What if you can’t drive?
To most Americans driving brings a sense of independence that is so important to them. The right to drive a car is considered almost a fundamental right. However, given the fact that the number of senior motorists is growing fast as baby boomers are reaching their retirement age, the question of driver fitness has sparked serious controversy in the US. The Santa Monica incident, where the then 86 year old George Russell Weller plowed through a market killing 10 and injuring 63, has added fuel to the issue. Should there be a law barring senior Americans from driving after a certain age or should there be periodic checks to make sure the senior is fit to drive. And what if you can’t drive? Would that mean you give up your independence completely or are there other alternatives that you can avail?
Statistics say that though the ratio of accidents per driver is less in case of older drivers their number of accidents per mile of driving is higher. Also, the expenses for retesting of driving skills are high and they cannot predict chances of future accidents. So, the issue actually is not about the age of the driver but about driving safely. It’s more a question of physical and mental fitness.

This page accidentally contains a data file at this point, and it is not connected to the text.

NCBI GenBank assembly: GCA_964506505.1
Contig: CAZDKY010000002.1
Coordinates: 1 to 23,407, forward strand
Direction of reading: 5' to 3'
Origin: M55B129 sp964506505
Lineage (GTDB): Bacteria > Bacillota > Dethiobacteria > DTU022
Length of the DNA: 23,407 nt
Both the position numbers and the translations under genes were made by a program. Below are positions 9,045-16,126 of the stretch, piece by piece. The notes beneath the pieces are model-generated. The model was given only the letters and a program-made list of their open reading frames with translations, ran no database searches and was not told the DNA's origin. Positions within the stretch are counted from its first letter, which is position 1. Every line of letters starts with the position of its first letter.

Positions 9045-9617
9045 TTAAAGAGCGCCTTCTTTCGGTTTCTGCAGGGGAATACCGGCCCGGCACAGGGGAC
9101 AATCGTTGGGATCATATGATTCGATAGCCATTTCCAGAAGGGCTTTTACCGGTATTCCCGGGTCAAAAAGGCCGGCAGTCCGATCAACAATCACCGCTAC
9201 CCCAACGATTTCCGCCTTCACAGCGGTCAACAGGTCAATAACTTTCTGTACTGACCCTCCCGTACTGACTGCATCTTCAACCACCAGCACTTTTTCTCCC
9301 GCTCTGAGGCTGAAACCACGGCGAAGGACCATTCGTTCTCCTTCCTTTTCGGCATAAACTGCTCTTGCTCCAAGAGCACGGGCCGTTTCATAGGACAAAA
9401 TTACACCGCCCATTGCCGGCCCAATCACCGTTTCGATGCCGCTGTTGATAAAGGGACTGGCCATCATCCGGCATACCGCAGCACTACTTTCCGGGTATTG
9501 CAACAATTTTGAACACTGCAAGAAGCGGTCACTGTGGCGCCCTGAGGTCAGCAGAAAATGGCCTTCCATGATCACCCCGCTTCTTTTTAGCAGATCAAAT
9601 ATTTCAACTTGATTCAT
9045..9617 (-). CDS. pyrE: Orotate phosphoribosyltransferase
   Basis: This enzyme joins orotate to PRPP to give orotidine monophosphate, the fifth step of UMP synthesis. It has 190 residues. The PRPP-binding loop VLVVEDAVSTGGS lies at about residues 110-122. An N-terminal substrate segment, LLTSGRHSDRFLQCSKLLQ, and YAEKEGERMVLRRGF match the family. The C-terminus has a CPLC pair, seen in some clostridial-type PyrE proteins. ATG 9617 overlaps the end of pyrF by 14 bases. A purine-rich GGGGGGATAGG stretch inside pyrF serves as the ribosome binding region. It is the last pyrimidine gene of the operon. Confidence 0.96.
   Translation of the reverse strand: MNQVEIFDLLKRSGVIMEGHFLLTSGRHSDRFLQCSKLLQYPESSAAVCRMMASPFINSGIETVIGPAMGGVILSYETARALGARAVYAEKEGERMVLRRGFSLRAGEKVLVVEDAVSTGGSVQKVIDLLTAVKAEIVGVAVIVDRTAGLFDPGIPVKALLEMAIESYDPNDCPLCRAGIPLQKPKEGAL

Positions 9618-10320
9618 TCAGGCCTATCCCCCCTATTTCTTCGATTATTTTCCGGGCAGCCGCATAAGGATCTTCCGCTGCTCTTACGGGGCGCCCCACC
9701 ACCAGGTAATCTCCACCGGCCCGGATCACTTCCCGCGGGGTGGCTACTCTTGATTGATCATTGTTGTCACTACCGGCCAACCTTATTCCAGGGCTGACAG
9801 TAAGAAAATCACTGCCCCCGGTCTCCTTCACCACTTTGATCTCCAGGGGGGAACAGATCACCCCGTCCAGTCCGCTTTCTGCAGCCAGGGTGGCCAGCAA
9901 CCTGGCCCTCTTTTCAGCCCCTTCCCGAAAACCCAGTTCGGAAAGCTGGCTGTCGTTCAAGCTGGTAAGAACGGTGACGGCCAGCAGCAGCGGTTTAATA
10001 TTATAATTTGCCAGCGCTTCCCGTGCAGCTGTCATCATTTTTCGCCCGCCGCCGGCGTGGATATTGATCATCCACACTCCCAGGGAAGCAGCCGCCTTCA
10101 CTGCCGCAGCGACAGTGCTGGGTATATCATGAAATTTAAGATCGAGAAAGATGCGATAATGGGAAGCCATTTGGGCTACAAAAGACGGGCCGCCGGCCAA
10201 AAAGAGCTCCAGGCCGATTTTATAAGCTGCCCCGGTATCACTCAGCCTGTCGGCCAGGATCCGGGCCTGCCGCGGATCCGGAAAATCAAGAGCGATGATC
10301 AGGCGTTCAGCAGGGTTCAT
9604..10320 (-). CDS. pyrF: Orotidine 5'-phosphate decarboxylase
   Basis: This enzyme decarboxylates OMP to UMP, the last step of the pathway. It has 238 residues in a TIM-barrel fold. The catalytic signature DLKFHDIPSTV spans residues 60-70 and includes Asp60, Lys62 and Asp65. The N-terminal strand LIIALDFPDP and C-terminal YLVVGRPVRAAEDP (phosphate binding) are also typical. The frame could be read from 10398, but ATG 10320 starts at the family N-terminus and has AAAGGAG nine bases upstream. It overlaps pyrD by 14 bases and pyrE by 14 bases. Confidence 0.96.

As you age, your chances of developing physical, medical or neurological conditions increase and these can affect your ability to negotiate the wheel according to the needs of the road. If you are driving, it is absolutely important that you are:
- Able to hear and see clearly
- Able to take decisive actions quickly
- Able to synthesize the different kinds of information while on the road quickly